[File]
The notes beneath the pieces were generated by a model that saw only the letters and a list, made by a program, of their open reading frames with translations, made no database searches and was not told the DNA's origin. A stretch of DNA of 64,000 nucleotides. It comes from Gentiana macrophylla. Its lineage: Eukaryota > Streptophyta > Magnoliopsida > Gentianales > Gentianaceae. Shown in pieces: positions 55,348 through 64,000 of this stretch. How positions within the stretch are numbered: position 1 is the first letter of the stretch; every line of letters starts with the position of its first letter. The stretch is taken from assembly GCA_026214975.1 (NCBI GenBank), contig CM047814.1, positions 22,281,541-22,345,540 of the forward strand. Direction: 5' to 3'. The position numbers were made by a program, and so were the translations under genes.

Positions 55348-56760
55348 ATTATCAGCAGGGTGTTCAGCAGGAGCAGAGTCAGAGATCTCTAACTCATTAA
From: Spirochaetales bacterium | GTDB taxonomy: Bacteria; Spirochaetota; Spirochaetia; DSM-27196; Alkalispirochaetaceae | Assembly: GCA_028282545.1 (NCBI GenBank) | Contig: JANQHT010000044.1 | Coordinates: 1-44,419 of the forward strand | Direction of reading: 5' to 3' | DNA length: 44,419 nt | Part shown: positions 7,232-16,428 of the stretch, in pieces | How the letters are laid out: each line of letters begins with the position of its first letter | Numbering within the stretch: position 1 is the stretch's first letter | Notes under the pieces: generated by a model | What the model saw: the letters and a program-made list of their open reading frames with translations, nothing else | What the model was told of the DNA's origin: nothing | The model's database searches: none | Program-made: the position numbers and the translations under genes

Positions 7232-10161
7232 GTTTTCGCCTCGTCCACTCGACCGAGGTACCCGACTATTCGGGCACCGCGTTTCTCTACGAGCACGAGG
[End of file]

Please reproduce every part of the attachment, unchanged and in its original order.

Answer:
The notes beneath the pieces were generated by a model that saw only the letters and a list, made by a program, of their open reading frames with translations, made no database searches and was not told the DNA's origin. A stretch of DNA of 64,000 nucleotides. It comes from Gentiana macrophylla. Its lineage: Eukaryota > Streptophyta > Magnoliopsida > Gentianales > Gentianaceae. Shown in pieces: positions 55,348 through 64,000 of this stretch. How positions within the stretch are numbered: position 1 is the first letter of the stretch; every line of letters starts with the position of its first letter. The stretch is taken from assembly GCA_026214975.1 (NCBI GenBank), contig CM047814.1, positions 22,281,541-22,345,540 of the forward strand. Direction: 5' to 3'. The position numbers were made by a program, and so were the translations under genes.

Positions 55348-56760
55348 ATTATCAGCAGGGTGTTCAGCAGGAGCAGAGTCAGAGATCTCTAACTCATTAA
From: Spirochaetales bacterium | GTDB taxonomy: Bacteria; Spirochaetota; Spirochaetia; DSM-27196; Alkalispirochaetaceae | Assembly: GCA_028282545.1 (NCBI GenBank) | Contig: JANQHT010000044.1 | Coordinates: 1-44,419 of the forward strand | Direction of reading: 5' to 3' | DNA length: 44,419 nt | Part shown: positions 7,232-16,428 of the stretch, in pieces | How the letters are laid out: each line of letters begins with the position of its first letter | Numbering within the stretch: position 1 is the stretch's first letter | Notes under the pieces: generated by a model | What the model saw: the letters and a program-made list of their open reading frames with translations, nothing else | What the model was told of the DNA's origin: nothing | The model's database searches: none | Program-made: the position numbers and the translations under genes

Positions 7232-10161
7232 GTTTTCGCCTCGTCCACTCGACCGAGGTACCCGACTATTCGGGCACCGCGTTTCTCTACGAGCACGAGG